India is the largest two-wheeler market with approximately 18 mn vehicles sold in 2016, and that roughly constitutes about 80 % of the automotive market in India. This growth can be attributed to their multi-utility ability, women consumers, rising income, affordability, better fuel efficiency, penetration in rural segments, serviceability, and the need for reduced travel time in a complex traffic pattern. Data shows a 9 %-plus growth of this segment year-on-year. From the one two-wheeler manufacturer in the 1940s, India today has more than a dozen manufacturers. Besides the mass market models the premium segments, too, have grown steadily.
A recent development in the Indian ecosystem is the advent of electric two-wheelers. The constitution of the National Board of Electric Mobility by the Government to catapult the growth of e-mobility has expanded the electric two-wheeler footprint. The incentives, components’ availability, talent and other infrastructure aspects are being sorted out in conjunction with stakeholders.
In the last few years, the two-wheeler industry has seen several technological innovations in the global as well as Indian markets. Some of them are discussed herein.
Electronic throttle and adaptive headlights, albeit they are difficult to integrate subtly, they still help maintain the DNA and timeless identity as known to their loyal riders. Adaptive motorcycle headlights calculate the lean angle (the angle at which the rider enters the curve) and uses it to determine, real-time, where to direct the lighting array. The accident rate is much lesser using these lights compared to the conventional headlights.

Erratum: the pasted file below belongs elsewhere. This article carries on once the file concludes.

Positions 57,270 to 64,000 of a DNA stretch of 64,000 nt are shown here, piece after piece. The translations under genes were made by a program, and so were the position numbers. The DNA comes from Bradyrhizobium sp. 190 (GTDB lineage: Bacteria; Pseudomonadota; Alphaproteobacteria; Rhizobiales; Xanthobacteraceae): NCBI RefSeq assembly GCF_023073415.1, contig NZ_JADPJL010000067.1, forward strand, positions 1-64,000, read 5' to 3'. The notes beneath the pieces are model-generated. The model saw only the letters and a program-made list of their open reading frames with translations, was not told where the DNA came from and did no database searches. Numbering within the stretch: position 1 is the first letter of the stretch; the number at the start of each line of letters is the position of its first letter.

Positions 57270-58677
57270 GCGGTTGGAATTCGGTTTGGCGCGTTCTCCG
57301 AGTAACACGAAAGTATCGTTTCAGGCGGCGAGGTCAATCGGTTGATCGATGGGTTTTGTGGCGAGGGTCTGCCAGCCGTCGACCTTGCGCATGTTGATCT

Electronic throttle control, also known as ride-by-wire technology, is basically controlling the amount of fuel that enters the engine — through an electronic mechanism rather than a cable-driven one. Instead of the rider having direct one-to-one control over the engine, ride-by-wire communicates with the ECU. The ECU calculates the throttle, or engine power, required by the rider, compares it to the current engine speed, the bike speed, and the gear that is selected before evaluating the release of the throttle.
Ride-by-wire allows OEMs to implement riding modes commonly found in passenger vehicles, such as the “Eco” and “Sport,” which allow for better driving performance and fuel economy. In addition, liquid-cooled engines help with the performance and comfort. More and more of these engines are replacing traditional air-cooled engines.
Commonly deployed lately, engine start/stop systems are implemented to stop the engine automatically, and start the engine by only opening the throttle. The purpose is to reduce fuel consumption and exhaust emissions by means of an automatic engine stop, while the vehicle is stopped in traffic. Again, this is a transverse technology deployment adapted for two-wheelers from other mobility platforms.
Some OEMs have developed electronically controlled steering dampers that spontaneously control damping force based on the vehicle speed and acceleration, ensuring vehicle stability by reducing road generated perturbations at high speeds. This feature enhances ride comfort and rider confidence.
Augmented Reality (AR), and voice recognition enables riders to dial others, use their GPS and listen to music, all without finger contact through their helmets. There are AR technology prototypes in the marketplace receiving positive customer feedback.
A very recent OEM development, Riding Assist System (RAS), helps balance a bike. The system uses small steering inputs besides adjusting the fork angle to keep the two-wheeler seamlessly balanced without using heavy gyroscopes or other devices. RAS empowers autonomous driving in two-wheelers.
The two-wheeler journey has transformed the foundation of mobility along with the socio-economics of the Indian ecosystem. This will continue to expand with the coalition of stakeholders with, of course, the riders being in the front seat.